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JENNI MURRAY: My Ukrainian refugees have gone home and I’m utterly bereft

The house is so quiet and still. There’s no cheery ‘Good morning. Coffee?’ as Zoriana, always an early riser, calls from the kitchen where she’s already cooking up a storm of pancakes for breakfast and something Ukrainian and delicious for that night’s dinner.

There will be no Ustym, Zoriana’s 17-year-old son, sauntering down in a couple of hours for tea before returning to his room for online lessons from his teachers in Ukraine in preparation for his A-level equivalent exams this summer.

Why? Because my Ukrainian refugees have left the safety of my West London home and returned to their beloved homeland, even though the bombs still fall.

Jenni Murray opened her home to refugees, mother and son, Zoriana and Ustym, for six months as they fled their war torn country. The pair have now gone back to their beloved homeland even though the bombs still fall

Many will be baffled as to why they’ve gone with the war no closer to a conclusion. But I understand their reasoning perfectly well.

As a single parent, Zoriana has one great concern in life. The safety and success of her son. She had no choice but to make the arduous journey — a flight to Warsaw, plus a nine-hour coach journey to her home in Lviv — for Ustym to have the chance to sit those vital exams.

We did our best to arrange for them to be done online, perhaps in a room in a local college with an invigilator to ensure no cheating.

It proved impossible. I guess the Ukrainian government has more to worry about than one boy’s academic achievements.

Ustym has worked hard throughout his stay with me. He’s ambitious. He wants to study at university. We learned that London universities will be keen to take on suitably qualified Ukrainian students, even offering six months’ intensive English lessons. The qualifications are crucial. And Zoriana knows that more than anyone.

The farewell was tearful for all of us. When her message came through the following day to say they had arrived safely, it was such a relief.

‘We miss you. I’m home finally. Everything is OK. It’s warm here and quiet. Ustym says “Hallo” to you. He is tired. He couldn’t sleep on the bus. Now he has gone to bed and I’m going, too. Good night, dear. Sweet dreams.’

It had not occurred to me towards the end of April, when I sat nervously at Luton airport awaiting the arrival from Warsaw of two Ukrainian refugees to whom I had promised a home for six months, that they would become not just friends but family.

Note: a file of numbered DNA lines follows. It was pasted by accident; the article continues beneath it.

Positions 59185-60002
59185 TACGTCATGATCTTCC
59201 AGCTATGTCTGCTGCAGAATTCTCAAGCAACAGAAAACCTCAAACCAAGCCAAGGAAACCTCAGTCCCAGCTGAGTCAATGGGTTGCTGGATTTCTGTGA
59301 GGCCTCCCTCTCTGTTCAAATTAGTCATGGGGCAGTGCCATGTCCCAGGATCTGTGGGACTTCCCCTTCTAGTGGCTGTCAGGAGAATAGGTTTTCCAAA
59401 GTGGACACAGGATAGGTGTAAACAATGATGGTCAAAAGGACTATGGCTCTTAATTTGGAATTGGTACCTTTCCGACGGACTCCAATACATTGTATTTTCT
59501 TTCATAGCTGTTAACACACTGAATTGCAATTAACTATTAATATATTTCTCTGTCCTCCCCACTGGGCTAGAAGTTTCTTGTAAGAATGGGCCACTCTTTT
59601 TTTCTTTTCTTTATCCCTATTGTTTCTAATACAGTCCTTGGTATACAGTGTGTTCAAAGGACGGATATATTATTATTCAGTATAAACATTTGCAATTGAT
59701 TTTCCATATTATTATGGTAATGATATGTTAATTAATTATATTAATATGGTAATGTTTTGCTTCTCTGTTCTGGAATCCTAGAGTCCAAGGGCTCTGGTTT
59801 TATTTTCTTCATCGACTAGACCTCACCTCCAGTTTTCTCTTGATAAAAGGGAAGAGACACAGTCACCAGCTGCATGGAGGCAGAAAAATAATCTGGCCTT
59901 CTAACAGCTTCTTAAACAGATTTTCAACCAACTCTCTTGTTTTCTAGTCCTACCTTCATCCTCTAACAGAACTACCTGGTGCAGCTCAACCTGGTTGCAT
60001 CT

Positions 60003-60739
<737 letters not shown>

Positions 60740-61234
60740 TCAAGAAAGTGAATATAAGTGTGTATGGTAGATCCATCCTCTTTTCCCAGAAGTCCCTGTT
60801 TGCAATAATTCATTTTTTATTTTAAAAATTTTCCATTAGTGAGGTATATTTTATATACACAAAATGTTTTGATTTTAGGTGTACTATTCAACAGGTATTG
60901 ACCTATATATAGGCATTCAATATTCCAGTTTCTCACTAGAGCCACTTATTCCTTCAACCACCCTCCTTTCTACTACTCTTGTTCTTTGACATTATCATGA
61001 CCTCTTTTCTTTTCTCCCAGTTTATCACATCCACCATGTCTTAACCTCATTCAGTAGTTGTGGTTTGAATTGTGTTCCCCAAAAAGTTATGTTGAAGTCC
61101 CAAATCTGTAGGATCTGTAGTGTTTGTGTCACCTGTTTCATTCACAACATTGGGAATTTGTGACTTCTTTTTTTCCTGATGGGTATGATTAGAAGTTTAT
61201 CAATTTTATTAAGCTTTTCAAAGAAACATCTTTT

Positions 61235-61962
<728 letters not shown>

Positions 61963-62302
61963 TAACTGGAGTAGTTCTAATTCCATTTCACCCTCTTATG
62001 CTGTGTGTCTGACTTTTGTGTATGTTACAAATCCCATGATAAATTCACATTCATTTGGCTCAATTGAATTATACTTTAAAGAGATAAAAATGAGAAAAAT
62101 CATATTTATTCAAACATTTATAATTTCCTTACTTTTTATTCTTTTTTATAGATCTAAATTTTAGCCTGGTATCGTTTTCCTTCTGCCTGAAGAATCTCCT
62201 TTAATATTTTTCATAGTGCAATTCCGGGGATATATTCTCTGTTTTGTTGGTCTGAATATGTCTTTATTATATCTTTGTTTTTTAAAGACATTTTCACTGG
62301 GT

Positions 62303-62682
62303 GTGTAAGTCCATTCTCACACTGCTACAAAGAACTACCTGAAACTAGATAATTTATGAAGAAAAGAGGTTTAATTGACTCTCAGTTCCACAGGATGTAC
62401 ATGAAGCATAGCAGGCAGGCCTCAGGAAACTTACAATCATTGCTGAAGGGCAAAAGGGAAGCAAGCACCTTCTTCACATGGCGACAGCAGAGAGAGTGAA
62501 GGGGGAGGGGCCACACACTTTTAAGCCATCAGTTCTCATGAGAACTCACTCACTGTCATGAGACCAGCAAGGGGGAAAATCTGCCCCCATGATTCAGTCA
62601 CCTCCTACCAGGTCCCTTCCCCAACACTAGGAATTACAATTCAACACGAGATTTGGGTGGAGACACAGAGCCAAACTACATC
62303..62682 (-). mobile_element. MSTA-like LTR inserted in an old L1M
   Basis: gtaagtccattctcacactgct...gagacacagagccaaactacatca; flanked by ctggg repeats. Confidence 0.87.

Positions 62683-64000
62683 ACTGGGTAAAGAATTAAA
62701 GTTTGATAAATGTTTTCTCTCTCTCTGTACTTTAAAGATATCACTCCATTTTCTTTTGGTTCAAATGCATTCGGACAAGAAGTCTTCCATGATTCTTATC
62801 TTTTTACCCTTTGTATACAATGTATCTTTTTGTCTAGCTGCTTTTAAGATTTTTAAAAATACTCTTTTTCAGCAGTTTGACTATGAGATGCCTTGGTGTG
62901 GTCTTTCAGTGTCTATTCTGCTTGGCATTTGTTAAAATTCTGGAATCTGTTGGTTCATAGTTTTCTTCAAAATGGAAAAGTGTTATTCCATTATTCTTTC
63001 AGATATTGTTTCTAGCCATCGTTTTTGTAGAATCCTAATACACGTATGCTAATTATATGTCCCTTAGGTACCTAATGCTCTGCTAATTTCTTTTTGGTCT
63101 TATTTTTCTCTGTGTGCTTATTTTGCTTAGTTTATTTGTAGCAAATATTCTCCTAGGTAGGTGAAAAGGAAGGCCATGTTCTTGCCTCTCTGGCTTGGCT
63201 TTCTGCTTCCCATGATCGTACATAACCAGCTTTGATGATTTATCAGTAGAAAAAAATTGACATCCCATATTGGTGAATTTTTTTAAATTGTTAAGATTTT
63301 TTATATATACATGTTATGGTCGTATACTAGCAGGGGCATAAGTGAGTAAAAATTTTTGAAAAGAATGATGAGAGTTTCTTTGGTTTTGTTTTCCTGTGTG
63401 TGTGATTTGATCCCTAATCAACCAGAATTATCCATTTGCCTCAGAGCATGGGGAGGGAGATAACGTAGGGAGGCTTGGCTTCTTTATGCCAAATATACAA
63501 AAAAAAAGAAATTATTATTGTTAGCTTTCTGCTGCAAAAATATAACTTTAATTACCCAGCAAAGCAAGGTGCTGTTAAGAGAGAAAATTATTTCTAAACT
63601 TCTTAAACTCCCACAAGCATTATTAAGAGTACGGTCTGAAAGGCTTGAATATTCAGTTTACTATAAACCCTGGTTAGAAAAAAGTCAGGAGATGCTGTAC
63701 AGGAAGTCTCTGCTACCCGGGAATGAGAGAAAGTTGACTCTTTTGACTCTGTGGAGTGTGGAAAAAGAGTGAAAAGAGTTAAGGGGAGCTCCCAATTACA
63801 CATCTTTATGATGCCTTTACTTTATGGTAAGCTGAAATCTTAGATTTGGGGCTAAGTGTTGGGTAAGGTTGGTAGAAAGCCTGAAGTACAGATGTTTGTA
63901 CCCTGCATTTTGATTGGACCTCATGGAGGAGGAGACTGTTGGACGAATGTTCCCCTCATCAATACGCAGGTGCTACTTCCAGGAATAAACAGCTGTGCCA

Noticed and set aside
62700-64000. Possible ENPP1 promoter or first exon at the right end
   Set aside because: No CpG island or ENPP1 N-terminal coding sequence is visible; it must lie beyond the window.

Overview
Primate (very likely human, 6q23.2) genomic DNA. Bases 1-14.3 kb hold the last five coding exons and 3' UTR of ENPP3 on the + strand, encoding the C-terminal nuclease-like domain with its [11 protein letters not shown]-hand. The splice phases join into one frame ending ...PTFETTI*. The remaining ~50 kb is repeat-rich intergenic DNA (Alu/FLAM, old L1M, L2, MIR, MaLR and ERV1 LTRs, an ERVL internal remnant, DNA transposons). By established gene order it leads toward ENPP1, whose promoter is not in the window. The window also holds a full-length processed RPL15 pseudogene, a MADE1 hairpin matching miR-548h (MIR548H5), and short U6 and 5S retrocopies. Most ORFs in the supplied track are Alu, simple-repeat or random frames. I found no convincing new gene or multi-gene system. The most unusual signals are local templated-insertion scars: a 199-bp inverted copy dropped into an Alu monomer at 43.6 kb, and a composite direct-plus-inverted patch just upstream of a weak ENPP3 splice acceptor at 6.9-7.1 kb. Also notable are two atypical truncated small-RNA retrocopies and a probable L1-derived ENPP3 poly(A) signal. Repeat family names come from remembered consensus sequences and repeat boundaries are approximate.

Back then, I knew nothing about them apart from the basic details needed to secure their visas. What sort of people would they be? How traumatised would they be as a result of their home country being invaded by Russia and subjected to the brutality we had all witnessed on our television screens?

How capable would I be at helping them settle in and cope with the knowledge of the dangers their family, friends and fellow citizens might be facing?

Jenni recounts their tearful goodbye and was 'relieved' when a message came through the following day to say they had arrived safely

Jenni recounts their tearful goodbye and was ‘relieved’ when a message came through the following day to say they had arrived safely

I fully understood why the decision to escape was made. Zoriana’s desperation to flee as the brutal war escalated was purely for the safety of her son. I knew from Ustym’s passport, which had been sent to me online, that his 18th birthday would be in September. He had to be safely settled with a long-term visa in the UK before then.

Males from 18 to 60 were not allowed to leave Ukraine as they were required for military service. I have sons of my own. I know what fired Zoriana’s determination to get out. In similar circumstances, I would have done the same.

We have spent long hours discussing her terror as they spent night after night sleeping in the basement of her block of flats. People assume the west of Ukraine is safe and it’s only the east that has been bombed to total destruction. Zoriana would tell me of the terrifying air-raid warnings that became a daily reminder of the dangers they faced.

I began to learn how frequently military installations near her home were being bombarded as we sat around my dining room table.

The air-raid warnings would sound in my house as they were fed through her phone. Could she not switch them off? She was safe here with me. She didn’t know how.

Nor could she ignore the frequent pings of WhatsApp messages from her mother and her sister, still at home, scared, wondering whether they too should come to England, but reluctant to leave behind a husband and father who would not be allowed to leave the country and may be expected to fight.

As it turned out, I needn’t have worried for one second about how we would get on. It was a great relief to discover they loved my two chihuahuas and the Burmese cat.

Ustym and Soo the cat formed a very close relationship. I barely saw her. She was with him constantly. Zoriana is young — at 39 she’s exactly the same age as my older boy. She’s bright, warm and has a personality as determined as my own.

Jenni Murray (pictured) told how her and the family spent long hours discussing the terror as they spent night after night sleeping in the basement of her block of flats. Zoriana spoke of the terrifying air-raid warnings that became a daily reminder of the dangers they faced

Jenni Murray (pictured) told how her and the family spent long hours discussing the terror as they spent night after night sleeping in the basement of her block of flats. Zoriana spoke of the terrifying air-raid warnings that became a daily reminder of the dangers they faced